China is one of the world’s largest economies and its currency, the yuan, is an important factor in the global financial market. The Chinese government has strict control over the yuan’s exchange rate on the mainland, with the central bank, the People’s Bank of China (PBOC), setting a daily midpoint fix for it. This daily fix is based on the yuan’s previous day’s closing level and quotations from inter-bank dealers. In recent trading, the PBOC set the yuan at 6.8374 versus the prior close of 6.8286.
The onshore yuan, denoted as CNY, is different from the offshore yuan, known as CNH, in trading restrictions. The offshore yuan is traded outside the mainland and is not subject to the same tight controls as the onshore yuan. As a result, the two yuan’s exchange rates can differ, with the offshore rate usually trading stronger than the onshore rate.
China’s strict control of the yuan’s exchange rate has been a subject of controversy globally. Critics argue that the country’s policies are unfair and distort the market. They allege that China deliberately undervalues its currency to give its exports an advantage by making them cheaper for foreign buyers. This policy has been criticized by its trading partners, particularly the United States.
In response, China has argued that it is simply trying to maintain stability in its financial system, particularly in the wake of the country’s economic growth over the last few decades. China has been a major engine of global growth, and a sudden shift in its economic trajectory could have far-reaching implications for the global economy.
In recent years, the Chinese government has taken steps to liberalize the yuan’s exchange rate. In 2015, it allowed the yuan to be included in the International Monetary Fund’s basket of reserve currencies, alongside the US dollar, euro, Japanese yen and the British pound. The move was seen as a sign of China’s growing economic influence and its willingness to take steps to integrate with the global financial system.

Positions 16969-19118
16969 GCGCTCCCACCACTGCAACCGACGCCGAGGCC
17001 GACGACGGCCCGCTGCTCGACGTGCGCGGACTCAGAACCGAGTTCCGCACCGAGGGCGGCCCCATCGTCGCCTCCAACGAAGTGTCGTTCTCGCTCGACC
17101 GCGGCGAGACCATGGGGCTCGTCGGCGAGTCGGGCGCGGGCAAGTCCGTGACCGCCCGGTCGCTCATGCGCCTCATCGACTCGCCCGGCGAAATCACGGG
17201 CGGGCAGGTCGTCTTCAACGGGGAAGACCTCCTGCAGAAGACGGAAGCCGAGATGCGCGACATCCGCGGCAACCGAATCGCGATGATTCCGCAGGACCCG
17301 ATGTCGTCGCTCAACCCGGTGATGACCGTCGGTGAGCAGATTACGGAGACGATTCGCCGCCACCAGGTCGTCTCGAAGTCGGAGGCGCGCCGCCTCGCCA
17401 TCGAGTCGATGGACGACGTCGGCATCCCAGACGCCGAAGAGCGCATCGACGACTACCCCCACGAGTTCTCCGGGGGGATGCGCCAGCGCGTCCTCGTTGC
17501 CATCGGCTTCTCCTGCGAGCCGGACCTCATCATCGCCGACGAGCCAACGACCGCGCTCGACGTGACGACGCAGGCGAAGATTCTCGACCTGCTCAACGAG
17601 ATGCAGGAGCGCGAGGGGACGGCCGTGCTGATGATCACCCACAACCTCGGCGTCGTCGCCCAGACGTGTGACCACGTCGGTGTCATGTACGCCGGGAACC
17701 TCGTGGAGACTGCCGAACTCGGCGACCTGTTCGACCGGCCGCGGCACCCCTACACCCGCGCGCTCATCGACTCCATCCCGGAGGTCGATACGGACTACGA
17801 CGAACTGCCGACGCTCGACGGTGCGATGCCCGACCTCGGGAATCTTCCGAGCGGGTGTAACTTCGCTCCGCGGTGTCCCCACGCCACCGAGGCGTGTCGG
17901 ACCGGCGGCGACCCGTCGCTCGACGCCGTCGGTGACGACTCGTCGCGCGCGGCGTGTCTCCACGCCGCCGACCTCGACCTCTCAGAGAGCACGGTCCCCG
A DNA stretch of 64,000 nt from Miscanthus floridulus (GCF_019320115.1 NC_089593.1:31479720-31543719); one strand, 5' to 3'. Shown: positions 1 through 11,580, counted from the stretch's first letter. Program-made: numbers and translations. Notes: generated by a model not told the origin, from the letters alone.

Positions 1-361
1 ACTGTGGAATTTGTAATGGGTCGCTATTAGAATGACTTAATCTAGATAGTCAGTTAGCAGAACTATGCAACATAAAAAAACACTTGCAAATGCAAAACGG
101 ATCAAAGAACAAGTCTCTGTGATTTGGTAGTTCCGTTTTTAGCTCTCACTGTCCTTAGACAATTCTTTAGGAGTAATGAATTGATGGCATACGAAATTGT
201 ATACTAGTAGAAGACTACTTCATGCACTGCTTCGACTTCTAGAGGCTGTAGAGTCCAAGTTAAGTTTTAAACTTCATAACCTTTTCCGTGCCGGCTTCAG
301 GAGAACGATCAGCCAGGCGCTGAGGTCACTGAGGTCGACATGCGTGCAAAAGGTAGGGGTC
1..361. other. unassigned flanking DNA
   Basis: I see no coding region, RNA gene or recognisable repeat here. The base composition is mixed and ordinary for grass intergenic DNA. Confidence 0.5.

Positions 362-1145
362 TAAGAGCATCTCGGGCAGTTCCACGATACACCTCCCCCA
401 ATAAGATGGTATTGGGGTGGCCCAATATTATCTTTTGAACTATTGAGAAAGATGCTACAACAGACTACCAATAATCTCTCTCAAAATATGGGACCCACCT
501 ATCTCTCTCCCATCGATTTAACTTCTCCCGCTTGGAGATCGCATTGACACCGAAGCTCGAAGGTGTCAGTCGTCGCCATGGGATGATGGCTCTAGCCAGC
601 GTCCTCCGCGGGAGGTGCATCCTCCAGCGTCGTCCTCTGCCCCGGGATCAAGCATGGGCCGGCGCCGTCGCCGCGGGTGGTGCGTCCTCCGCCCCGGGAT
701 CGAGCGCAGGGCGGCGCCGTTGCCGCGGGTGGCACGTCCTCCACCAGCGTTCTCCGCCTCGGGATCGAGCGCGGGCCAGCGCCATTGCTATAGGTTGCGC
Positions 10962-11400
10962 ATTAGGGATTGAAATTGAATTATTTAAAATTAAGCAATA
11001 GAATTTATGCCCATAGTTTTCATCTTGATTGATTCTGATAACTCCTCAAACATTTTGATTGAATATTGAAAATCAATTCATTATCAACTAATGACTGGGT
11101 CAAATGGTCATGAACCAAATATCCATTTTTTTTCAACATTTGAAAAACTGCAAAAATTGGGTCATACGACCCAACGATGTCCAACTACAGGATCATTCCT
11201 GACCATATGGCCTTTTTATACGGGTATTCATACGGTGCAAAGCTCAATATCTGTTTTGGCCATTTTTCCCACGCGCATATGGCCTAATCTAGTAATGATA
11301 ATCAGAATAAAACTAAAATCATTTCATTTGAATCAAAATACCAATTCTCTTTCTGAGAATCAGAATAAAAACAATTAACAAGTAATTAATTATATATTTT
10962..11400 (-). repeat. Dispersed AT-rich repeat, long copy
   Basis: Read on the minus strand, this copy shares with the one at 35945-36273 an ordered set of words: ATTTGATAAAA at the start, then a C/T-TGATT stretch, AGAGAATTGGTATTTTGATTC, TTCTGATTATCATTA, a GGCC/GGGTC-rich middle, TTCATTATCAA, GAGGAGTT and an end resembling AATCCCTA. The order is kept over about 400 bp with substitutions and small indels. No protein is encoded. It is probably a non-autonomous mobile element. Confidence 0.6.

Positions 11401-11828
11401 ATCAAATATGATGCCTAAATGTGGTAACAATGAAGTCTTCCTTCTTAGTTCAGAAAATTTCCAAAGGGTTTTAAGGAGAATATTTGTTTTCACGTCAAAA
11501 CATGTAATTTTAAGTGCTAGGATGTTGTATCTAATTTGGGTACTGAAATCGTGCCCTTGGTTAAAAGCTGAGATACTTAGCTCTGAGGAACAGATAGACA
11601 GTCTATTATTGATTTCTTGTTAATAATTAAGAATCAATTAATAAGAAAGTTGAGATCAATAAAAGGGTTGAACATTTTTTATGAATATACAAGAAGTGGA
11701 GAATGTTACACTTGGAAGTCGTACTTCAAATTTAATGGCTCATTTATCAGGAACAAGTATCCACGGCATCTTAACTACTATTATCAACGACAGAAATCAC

The Chinese government also introduced a new currency trading band in 2016, allowing the yuan to fluctuate by up to 2% from the midpoint fix. The move was hailed as an important step towards a more market-based exchange rate mechanism.
Despite these changes, the Chinese government continues to maintain a degree of control over the yuan’s exchange rate. The government’s policy of strict control over the yuan is driven by a number of factors, including a desire to maintain financial stability, limit the impact of external shocks, and protect the country’s exporters.
Critics argue that China’s policies have led to an imbalanced global trading system, with China’s exports enjoying an unfair advantage. They argue that China must do more to liberalize its currency and open its markets to foreign competition.
China, however, remains cautious about moving too quickly towards liberalization, given the risks and uncertainties involved. The country’s leaders are acutely aware of the lessons from the Asian financial crisis of the late 1990s, which was triggered in part by the sudden devaluation of the Thai baht.
As such, China is likely to continue to tread carefully as it moves towards a more liberalized currency regime. It is likely to seek to balance the need for financial stability with the desire to open up its economy to the world.
In conclusion, China’s strict control of the yuan’s exchange rate has been a source of controversy globally. While the Chinese government argues that it is simply trying to maintain stability in its financial system, critics argue that its policies are unfair and distort the market. Despite some moves towards liberalization in recent years, China is likely to continue to tread carefully as it balances the need for financial stability with the desire to open up its economy to the world.